Spanish state prosecutors are seeking long jail sentences for nine leaders of Catalonia's independence movement. But a separate body of attorneys also involved in the case is being milder in its demands.
Spanish state prosecutors have called for former Catalan Vice President Oriol Junqueras to be imprisoned for 25 years on charges of rebellion and misuse of public funds over an illegal secession bid by Catalonia last year, it was announced on Friday.
For eight other jailed Catalan separatists, the prosecution has demanded 16 or 17 years in jail, as well as fines or shorter prison terms for a number of other politicians, activists and civil servants accused of being behind the independence push, including a banned referendum.
However, state attorneys, a separate group also prosecuting in the case on behalf of the Spanish government, have called for the charge of rebellion to be dropped and that of sedition — which under Spanish law implies that no violence was used to subvert the state — to be leveled instead. They sought maximum sentences of 12 years.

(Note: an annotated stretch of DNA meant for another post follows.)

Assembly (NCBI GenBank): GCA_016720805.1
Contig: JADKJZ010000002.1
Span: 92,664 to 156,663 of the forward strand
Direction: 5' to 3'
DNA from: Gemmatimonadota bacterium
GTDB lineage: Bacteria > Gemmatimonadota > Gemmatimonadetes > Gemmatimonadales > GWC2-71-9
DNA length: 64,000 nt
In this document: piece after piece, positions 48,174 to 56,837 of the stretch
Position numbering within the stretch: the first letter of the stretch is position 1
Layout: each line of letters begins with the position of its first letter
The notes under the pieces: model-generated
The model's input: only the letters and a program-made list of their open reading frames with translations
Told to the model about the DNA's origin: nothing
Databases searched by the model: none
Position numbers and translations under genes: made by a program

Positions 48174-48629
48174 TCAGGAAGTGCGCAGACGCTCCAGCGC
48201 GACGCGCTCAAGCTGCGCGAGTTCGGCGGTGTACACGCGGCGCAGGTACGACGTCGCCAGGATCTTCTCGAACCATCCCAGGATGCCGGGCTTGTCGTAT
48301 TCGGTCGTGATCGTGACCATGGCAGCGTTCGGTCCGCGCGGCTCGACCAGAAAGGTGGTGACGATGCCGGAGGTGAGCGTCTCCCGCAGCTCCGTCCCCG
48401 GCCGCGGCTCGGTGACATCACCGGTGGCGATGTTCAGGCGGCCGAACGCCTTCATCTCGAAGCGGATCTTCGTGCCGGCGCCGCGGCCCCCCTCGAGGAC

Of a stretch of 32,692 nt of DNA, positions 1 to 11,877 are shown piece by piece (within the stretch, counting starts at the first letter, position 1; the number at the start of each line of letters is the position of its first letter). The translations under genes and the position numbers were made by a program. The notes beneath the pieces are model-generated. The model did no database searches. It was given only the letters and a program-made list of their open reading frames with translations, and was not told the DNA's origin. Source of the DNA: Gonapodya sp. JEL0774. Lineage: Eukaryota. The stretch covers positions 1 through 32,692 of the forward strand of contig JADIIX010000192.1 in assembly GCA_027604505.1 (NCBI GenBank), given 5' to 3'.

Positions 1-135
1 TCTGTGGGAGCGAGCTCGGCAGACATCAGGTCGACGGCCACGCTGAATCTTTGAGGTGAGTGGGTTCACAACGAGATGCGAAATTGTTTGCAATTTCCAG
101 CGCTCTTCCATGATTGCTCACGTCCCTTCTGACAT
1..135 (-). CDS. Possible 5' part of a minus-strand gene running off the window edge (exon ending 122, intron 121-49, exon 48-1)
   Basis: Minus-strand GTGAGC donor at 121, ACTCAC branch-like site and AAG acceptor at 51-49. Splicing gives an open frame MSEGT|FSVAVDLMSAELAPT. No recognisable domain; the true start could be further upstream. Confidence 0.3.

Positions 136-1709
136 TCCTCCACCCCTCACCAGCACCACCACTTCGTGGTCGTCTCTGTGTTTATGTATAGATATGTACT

The lesser charge asked for by the state attorneys is being seen as reflecting the Spanish government's need for parliamentary support from separatist parties to pass the national budget and remain in power.
Grave political crisis
The nine Catalan politicians were jailed without bail for their involvement in last year's secession drive, which saw Catalonia being put under four months of direct rule from Madrid after the region declared its independence following a referendum that Spanish courts ruled as unconstitutional.
Spanish media have speculated that their trial might begin early next year after an almost yearlong investigation.
Former Catalan President Carles Puigdemont is still living in exile in Belgium after fleeing Spanish justice. A number of other Catalan politicians have either been indicted or have also left the country.
The Catalan independence bid was Spain's worst political crisis in the four decades since the end of the Franco dictatorship.